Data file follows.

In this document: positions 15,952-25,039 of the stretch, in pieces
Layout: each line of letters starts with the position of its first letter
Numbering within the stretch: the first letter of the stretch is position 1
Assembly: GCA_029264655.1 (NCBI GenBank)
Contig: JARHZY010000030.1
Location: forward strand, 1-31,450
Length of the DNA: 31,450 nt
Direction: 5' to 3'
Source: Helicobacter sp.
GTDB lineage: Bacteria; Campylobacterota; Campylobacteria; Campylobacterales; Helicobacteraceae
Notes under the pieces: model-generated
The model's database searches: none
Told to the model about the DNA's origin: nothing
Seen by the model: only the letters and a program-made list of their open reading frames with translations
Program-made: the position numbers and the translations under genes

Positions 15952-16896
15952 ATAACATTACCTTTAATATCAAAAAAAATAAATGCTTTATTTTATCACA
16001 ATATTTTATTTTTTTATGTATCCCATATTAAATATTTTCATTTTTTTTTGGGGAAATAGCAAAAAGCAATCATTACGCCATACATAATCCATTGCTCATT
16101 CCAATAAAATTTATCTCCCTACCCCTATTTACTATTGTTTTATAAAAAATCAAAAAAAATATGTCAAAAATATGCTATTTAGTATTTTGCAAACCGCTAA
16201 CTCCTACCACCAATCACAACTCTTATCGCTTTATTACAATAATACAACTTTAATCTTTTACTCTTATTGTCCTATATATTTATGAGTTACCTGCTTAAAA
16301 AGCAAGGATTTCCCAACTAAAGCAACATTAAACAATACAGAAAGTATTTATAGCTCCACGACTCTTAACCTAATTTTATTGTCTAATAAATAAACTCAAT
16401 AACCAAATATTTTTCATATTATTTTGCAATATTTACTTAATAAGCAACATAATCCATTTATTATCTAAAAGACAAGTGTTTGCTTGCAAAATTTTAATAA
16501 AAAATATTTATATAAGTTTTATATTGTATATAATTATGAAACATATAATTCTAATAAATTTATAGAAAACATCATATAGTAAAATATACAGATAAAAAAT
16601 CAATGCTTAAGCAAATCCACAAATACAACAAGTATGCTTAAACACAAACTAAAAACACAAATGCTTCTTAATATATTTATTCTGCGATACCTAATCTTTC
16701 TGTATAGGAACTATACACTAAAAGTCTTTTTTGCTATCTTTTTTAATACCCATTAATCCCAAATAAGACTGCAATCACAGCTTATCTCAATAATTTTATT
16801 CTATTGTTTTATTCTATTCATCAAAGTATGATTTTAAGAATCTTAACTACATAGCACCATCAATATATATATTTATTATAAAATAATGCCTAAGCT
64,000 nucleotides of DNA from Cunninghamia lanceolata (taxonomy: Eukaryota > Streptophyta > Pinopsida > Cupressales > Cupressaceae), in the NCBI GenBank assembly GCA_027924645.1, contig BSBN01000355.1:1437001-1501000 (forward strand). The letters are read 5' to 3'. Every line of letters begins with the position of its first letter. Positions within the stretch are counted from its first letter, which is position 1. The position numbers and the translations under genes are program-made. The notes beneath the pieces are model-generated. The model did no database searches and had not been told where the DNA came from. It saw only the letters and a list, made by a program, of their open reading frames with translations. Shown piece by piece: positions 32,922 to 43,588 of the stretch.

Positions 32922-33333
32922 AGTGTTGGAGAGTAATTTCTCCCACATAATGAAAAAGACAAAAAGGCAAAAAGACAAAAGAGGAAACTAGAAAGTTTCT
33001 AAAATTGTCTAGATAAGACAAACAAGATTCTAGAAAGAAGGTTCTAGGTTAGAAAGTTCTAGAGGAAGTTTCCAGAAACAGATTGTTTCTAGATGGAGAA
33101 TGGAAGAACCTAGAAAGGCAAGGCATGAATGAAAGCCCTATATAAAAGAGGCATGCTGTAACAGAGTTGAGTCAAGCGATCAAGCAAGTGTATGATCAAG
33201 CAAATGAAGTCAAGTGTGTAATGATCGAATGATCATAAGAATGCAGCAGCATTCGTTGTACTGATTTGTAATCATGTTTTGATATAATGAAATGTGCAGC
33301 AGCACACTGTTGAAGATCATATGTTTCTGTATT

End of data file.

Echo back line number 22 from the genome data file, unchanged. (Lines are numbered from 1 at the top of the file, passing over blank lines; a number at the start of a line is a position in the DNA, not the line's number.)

16401 AACCAAATATTTTTCATATTATTTTGCAATATTTACTTAATAAGCAACATAATCCATTTATTATCTAAAAGACAAGTGTTTGCTTGCAAAATTTTAATAA